The crane "to some extent" is built on the runway. First the rails are shipped in and installed. They are in 39-foot sections and are spliced together to make a 240-foot length of rail. The crane is then unloaded in parts, as received. It goes up in components. The crane consists of a "cab on a trolley." The trolley is a lifting mechanism, on wheels, which runs back and forth on two girders. It has a hoist and some controls. Power conductors, similar to overhead wires which electrical street cars employ, are installed along the runway. The crane runs over the whole 240-foot length.

The crane is used to handle rolls of steel, to off-load them from rail cars or flat-bed trailers, and to place them into or remove them from storage.

Bodee testified that "[i]t would probably be impractical to move this crane." However, he also testified that removal could be accomplished without material damage to the building.

The affidavit from La Salle states that Great West contracted to purchase the property from Leffingwell March 9, 1981, and purchased by deed dated January 8, 1982.

Work was performed between January 4 and February 15, 1982. Upon completion, Crane billed Lefco for $32,832.22. Leffingwell Steel, not Lefco, paid $15,000. When $17,832.22 remained due, Crane filed its mechanics' lien claim June 10, 1982, within four months of completion of work. Crane bases its lien claim solely on the labor and materials expended to install the crane, not on the crane itself. It filed a complaint to foreclose the lien June 24, 1983, within two years of completion of work, against all the parties named in this suit.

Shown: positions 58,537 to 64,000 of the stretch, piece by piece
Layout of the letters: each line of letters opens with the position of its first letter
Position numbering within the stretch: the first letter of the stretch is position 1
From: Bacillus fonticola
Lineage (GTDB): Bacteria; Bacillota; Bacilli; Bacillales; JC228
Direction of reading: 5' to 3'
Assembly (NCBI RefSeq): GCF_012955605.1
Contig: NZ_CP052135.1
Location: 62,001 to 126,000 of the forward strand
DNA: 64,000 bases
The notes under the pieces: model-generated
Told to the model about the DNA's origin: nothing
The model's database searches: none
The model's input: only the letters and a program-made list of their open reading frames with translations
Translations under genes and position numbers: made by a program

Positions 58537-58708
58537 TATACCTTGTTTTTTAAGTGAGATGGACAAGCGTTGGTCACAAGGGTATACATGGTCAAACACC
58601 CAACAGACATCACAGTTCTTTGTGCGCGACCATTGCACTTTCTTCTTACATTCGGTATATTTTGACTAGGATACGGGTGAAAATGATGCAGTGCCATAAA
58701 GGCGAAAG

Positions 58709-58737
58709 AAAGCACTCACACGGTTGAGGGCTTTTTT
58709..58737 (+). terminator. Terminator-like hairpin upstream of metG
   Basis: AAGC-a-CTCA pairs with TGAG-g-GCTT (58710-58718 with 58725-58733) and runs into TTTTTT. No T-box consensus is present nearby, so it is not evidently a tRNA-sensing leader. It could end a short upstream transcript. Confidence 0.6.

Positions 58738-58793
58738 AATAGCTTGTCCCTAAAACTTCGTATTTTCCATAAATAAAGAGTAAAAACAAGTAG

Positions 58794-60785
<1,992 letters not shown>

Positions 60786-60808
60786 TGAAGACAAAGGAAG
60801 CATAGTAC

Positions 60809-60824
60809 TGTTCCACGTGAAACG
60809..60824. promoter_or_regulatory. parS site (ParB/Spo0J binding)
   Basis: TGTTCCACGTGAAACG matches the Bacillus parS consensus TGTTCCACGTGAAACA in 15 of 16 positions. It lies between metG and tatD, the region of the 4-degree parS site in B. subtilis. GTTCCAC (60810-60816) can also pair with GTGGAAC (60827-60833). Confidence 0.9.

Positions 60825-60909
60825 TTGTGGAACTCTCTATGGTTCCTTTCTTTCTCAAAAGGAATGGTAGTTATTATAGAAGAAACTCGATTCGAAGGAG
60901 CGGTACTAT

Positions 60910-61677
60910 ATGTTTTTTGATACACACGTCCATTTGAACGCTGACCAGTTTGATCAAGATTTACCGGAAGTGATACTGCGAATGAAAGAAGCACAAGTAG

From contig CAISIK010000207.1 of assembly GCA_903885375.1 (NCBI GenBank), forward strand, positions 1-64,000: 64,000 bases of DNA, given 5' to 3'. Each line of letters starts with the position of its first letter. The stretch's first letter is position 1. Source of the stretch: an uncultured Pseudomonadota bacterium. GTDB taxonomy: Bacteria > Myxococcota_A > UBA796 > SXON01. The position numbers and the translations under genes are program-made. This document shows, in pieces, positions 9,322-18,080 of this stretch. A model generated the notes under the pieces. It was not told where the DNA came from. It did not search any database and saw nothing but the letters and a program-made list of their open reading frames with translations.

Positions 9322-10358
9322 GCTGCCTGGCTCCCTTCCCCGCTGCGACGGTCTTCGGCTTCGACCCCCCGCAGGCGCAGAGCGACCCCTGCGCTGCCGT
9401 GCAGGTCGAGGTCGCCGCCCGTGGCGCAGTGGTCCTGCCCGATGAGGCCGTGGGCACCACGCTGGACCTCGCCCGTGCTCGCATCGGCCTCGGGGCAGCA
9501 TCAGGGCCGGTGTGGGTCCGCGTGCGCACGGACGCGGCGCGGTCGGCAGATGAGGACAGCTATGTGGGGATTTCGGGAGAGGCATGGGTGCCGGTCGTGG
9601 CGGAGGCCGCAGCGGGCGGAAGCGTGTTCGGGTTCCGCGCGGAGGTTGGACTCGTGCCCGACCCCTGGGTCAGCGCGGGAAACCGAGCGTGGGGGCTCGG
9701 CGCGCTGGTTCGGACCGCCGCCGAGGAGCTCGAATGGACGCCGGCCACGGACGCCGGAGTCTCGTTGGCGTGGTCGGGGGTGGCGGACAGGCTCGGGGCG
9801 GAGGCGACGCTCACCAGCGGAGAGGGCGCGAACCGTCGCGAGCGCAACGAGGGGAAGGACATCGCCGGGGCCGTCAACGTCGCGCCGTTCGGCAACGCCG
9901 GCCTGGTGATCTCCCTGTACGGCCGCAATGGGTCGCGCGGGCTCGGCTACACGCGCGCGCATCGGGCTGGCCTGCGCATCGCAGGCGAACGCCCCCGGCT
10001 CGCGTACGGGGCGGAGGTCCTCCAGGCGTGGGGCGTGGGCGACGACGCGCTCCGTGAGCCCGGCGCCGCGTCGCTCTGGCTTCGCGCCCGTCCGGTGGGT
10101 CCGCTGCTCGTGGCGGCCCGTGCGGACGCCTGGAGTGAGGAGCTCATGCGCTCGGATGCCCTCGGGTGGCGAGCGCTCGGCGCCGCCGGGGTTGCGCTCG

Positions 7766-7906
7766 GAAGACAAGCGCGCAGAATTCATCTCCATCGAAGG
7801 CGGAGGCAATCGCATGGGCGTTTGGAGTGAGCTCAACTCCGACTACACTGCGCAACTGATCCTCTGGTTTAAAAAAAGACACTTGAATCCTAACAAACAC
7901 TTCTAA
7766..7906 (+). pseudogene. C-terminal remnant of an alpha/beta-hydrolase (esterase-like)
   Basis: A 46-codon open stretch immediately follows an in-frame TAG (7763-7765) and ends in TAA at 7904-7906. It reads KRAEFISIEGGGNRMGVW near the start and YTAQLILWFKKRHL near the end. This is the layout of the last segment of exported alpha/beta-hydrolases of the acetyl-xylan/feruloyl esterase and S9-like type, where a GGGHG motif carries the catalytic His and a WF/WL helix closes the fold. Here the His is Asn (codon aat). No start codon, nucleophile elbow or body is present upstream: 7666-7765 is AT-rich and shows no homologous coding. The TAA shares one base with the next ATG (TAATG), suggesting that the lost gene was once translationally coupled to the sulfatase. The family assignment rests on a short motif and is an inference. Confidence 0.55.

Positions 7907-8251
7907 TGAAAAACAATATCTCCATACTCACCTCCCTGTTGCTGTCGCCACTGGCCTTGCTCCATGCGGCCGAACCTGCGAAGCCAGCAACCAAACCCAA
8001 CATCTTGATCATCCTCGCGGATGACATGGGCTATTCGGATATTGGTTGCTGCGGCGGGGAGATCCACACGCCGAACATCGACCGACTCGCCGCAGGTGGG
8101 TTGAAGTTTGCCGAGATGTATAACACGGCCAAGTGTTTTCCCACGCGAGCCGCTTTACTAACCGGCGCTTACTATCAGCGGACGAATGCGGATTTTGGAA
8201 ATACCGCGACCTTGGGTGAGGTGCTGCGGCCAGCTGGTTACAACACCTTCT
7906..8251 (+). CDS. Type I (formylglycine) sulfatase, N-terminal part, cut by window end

Lefco and Leffingwell Steel defaulted, and judgment was entered against them March 22, 1983.

Crane moved for summary judgment supported by its complaint; Great West filed a cross-motion for summary judgment supported by a memorandum and affidavit. The trial court granted summary judgment for Crane.

Great West contends that (1) the leased machinery, fixtures and apparatus constituting the operating crane are not permanent fixtures and that the work performed in installing the leased items is not lienable; (2) they, as subsequent purchasers without record notice of the mechanics' lien, are not bound; (3) genuine issues of material fact remain which preclude summary judgment. In addition to arguing that the labor and material involved is lienable and that it is established by the facts, Crane makes the alternative argument that it would, in any event, be entitled to an equitable application of the payments already made to that portion of the work found to be nonlienable.

I